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Just as a final comment, rereading this I don't think this will work at all. Windows can only log in one user at a time. Your desktop and the TV will share the same input devices (mouse, keyboard, etc). The person using the tv will have to move your mouse cursor to their screen (which you can't even see ) in order to play/pause/whatever on the tv
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post #29 of 38 Old 08-20-2014, 02:53 AM - Thread Starter
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Just as a final comment, rereading this I don't think this will work at all. Windows can only log in one user at a time. Your desktop and the TV will share the same input devices (mouse, keyboard, etc). The person using the tv will have to move your mouse cursor to their screen (which you can't even see ) in order to play/pause/whatever on the tv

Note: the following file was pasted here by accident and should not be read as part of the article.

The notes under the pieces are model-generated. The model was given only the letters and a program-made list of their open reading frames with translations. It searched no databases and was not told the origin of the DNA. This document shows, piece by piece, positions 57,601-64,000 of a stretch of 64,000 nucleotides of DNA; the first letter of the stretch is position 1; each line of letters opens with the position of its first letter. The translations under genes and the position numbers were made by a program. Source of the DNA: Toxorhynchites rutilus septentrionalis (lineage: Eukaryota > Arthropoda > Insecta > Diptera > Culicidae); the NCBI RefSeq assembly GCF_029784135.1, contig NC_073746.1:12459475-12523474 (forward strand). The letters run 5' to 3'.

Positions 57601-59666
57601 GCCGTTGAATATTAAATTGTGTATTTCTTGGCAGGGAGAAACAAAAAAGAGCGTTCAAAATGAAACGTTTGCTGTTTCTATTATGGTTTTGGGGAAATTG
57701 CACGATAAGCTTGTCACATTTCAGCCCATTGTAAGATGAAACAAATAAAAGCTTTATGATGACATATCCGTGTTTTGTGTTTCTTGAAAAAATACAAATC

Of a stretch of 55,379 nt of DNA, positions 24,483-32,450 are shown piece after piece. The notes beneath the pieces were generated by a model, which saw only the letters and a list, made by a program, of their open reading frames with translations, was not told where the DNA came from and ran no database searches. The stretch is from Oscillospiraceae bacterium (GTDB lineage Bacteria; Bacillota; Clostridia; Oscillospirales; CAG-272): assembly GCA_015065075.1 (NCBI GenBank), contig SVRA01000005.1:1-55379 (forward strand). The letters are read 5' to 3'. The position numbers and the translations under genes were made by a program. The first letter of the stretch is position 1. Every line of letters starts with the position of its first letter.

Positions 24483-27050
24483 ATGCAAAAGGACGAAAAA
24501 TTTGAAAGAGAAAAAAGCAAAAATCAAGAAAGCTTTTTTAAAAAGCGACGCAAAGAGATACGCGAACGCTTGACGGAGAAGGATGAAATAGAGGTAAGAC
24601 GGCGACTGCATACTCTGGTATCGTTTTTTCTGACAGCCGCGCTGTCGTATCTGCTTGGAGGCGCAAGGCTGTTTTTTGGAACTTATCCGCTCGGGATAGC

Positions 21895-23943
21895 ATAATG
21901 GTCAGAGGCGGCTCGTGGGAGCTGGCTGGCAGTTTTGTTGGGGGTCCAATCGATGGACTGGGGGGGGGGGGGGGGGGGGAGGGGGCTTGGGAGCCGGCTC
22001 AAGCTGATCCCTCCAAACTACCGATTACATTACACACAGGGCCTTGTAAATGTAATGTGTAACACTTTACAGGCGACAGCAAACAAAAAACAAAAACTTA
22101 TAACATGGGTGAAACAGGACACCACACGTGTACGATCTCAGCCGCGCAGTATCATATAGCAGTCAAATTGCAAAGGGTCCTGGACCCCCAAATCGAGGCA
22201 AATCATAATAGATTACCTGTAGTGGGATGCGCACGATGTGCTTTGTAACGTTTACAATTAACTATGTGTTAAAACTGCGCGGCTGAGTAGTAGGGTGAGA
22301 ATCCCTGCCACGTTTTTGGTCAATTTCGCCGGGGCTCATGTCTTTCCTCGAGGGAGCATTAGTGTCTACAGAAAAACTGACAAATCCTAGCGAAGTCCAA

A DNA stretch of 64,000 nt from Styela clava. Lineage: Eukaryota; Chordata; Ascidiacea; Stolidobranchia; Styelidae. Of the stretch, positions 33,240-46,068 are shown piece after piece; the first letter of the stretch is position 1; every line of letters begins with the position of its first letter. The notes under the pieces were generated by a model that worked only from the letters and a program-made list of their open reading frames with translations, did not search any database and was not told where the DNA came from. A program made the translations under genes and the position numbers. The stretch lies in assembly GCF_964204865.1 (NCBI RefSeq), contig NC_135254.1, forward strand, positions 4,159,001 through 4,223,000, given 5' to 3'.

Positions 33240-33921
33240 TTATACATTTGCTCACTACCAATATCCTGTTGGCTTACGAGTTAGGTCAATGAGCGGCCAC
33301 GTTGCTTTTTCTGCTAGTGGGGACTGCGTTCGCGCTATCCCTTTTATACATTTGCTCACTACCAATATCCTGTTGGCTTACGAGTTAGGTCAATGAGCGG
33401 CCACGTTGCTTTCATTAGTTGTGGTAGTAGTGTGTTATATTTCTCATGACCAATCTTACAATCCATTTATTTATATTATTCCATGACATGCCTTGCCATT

SoftXpand doesn't work? There are demos on YT of it. Multiple gamers on the same PC. Each one with their own keyboard, screen etc. I think there's a one billion dollar lawsuit around this stuff, as well. I'd think that such a lawsuit would only materialize if it worked.

http://www.miniframe.com/
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post #30 of 38 Old 08-20-2014, 10:16 PM
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Originally Posted by Gadgety1 View Post
SoftXpand doesn't work? There are demos on YT of it. Multiple gamers on the same PC. Each one with their own keyboard, screen etc. I think there's a one billion dollar lawsuit around this stuff, as well. I'd think that such a lawsuit would only materialize if it worked.
]
That looks awesome Gadgety1. I searched quite a bit on this but I guess I was searching the wrong the wrong terms. I'm going to check this out